02 August 2010

Farewell to a legend

Today Belfast said goodbye to Alex Higgins, arguably the man most responsible for making the otherwise incredibly boring game of snooker one of the most popular spectator sports of the late 70s and early 80s. I know it's a cliché to say that you remember him winning the 1982 World Title, but pretty much everyone *did* watch that final, and it was a pretty big deal.

However, after the Hurricane's departure, Belfast needs to ask itself some searching questions - like why is it that our main reputation is for violence, and our most prominent sporting heroes were a little too fond of the sauce or the fags, and ended up dying too young?

I would hope that at least some of the legacy of Alex Higgins and George Best would be to make youngsters think: "I wish I could be like them, *except* for the booze and the fags. And perhaps with a little better control of my temper." But then perhaps the excess is what made them what they were. And then one also has to wonder about the whole Augustinian nonsense of original sin. If there really *is* a god (a quaint notion which I suggest has the most minuscule probability attached), would he *really* want to fill heaven with sycophantic harpists, theological drivel-merchants, sunday school teachers and the like? Or would he rather have a smattering of folks who would from time to time head-butt Gabriel or smash their Ferrari into the Pearly Gates?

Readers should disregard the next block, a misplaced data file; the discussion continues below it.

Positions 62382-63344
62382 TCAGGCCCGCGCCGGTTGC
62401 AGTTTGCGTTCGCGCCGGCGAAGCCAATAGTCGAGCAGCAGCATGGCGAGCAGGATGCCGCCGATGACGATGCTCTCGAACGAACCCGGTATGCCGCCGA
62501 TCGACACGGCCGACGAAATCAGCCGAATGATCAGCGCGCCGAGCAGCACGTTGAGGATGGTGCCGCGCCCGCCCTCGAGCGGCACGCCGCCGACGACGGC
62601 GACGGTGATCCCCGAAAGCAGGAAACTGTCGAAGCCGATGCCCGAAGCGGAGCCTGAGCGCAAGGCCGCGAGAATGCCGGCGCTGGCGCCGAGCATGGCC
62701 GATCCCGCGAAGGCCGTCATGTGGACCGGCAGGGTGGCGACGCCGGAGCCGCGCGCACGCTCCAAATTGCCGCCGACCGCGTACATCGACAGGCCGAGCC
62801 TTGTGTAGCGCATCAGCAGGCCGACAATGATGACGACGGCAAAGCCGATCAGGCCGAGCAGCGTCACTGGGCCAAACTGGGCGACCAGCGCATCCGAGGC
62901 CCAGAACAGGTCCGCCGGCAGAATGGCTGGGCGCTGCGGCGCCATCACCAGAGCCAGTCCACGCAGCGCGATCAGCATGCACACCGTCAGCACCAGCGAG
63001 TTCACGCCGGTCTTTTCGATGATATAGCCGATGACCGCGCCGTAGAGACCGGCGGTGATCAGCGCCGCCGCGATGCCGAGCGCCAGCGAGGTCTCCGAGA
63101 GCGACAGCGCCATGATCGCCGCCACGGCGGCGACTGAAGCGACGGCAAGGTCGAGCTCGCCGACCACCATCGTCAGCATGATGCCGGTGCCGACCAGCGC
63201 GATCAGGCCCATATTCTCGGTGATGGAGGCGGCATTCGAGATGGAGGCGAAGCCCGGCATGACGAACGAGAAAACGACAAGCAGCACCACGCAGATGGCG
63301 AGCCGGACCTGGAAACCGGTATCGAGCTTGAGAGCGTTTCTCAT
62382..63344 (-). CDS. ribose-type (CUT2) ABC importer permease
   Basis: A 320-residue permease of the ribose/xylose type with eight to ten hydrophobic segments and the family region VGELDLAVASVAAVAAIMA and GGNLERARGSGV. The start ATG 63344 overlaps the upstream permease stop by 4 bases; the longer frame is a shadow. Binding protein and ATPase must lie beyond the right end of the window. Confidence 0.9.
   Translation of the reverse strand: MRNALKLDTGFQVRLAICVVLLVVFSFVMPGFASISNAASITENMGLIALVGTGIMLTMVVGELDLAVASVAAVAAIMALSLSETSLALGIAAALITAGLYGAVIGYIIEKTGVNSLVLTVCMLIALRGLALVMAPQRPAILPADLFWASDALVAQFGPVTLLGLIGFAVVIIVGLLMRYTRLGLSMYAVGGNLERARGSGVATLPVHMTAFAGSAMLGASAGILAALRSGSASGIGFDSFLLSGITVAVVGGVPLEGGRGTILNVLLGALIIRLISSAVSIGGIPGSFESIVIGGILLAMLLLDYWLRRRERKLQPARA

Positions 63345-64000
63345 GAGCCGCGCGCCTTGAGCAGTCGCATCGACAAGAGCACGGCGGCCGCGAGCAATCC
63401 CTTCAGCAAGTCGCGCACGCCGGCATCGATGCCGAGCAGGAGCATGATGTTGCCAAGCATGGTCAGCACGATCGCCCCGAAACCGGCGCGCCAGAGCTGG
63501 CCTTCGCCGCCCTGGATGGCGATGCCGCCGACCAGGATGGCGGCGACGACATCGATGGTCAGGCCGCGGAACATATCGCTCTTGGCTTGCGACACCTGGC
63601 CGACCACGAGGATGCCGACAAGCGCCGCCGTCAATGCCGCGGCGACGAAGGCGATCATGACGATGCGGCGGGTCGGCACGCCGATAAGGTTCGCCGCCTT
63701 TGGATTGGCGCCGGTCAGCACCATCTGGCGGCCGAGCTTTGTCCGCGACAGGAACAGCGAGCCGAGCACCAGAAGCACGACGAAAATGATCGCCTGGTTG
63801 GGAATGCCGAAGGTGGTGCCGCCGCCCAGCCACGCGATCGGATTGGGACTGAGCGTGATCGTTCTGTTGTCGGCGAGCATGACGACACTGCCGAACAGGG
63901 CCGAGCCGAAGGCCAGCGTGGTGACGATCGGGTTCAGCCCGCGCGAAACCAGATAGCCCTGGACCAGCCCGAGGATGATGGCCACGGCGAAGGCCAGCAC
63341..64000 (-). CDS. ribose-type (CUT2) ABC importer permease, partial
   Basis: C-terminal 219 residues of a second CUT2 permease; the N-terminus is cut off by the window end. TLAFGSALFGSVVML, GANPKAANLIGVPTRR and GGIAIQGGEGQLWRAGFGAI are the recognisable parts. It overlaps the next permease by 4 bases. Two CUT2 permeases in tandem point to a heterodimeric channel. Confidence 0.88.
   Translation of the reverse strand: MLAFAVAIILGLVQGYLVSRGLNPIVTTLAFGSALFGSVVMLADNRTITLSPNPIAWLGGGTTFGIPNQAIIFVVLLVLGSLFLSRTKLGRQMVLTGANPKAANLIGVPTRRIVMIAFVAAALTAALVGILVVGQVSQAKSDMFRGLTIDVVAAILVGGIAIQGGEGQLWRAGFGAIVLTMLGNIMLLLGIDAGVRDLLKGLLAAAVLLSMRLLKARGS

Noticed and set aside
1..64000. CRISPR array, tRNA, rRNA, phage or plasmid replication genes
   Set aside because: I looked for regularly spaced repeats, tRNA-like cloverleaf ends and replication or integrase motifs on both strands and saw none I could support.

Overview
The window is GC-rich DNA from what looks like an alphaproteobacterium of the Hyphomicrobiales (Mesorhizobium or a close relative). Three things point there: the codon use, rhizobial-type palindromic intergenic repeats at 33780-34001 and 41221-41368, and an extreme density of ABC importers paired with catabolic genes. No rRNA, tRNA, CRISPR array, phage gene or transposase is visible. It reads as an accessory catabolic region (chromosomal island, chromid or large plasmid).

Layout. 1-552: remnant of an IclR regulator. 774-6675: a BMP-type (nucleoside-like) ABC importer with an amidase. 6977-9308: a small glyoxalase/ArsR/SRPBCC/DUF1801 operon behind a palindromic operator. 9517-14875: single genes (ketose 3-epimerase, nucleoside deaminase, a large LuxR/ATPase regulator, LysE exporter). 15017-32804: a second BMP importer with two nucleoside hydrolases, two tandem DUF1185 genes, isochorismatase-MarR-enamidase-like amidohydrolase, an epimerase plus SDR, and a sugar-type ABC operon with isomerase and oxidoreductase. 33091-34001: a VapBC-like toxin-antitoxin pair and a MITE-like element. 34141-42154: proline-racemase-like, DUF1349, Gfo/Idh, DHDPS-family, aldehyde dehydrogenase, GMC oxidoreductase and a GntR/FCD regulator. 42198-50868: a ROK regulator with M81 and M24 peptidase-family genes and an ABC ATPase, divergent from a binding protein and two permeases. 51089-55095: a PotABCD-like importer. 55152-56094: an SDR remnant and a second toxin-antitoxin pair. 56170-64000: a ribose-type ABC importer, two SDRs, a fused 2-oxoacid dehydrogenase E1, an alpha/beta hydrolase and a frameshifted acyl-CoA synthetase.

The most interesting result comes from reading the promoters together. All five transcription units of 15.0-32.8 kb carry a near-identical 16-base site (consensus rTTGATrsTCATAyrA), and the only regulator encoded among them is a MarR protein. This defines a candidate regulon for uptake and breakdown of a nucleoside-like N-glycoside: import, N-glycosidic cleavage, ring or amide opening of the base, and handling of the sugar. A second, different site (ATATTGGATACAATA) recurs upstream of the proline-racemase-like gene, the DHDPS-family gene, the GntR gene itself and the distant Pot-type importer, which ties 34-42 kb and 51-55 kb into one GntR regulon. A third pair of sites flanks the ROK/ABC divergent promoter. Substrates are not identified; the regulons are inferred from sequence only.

1. C'mon Jimmy, you're better than that. Misrepresenting the other guys views and then rubbishing those misrepresented views is the easiest sport in the world. As a fellow doubter I need to tell you to pull your socks up!

    That said, I do share your despair that Belfast's legacy to the world is two drunk geniuses and a big boat that sank on its first voyage.

  2. Then naming an airport after one of the drunks...won't inspire confidence in travellers will it.

    "Thish ish your captain shpeaking...you're the besht friends I ever had!"

  3. Ballicks Higgins and Georgie Best were a couple of fellas I would have loved to have met. Tortured genuises!

    But 'Amen' to what Gary said! (Not that I am a doubter!) Pull your socks up, Jimbo, or I'll give you a poke with a chalked stick myself! ;o)

  4. The one I always remembered was the row he had with Cliff Thorburn.

    They were all palsy walsy and then higgens did something (can't remember what it was), after which thorburn told him "you can't borrow my cue" !

    I noticed Thorburn didn't seem to pay any tributes.

  5. Ah, Gary, you're right - it's fish in a barrel. If it didn't have any effect, I would stop, but this is just the elementary lesson. It is just to get the lads started on the road. Just to give them the thread; if they have the strength and the guts, they'll keep pulling.

    You'll notice how some folks desperately keep trying to push the thread back in - almost as if they know what will happen if they give it a good tug...

    Fear, I think it's called. Almost as if they wouldn't be able to handle the consequences if they took off the blinkers of dogma and tradition... ;-)

  6. And where would the fun be in that???

  7. Graham, good point. A lot of people just like to look at the world through their letter box, I suppose...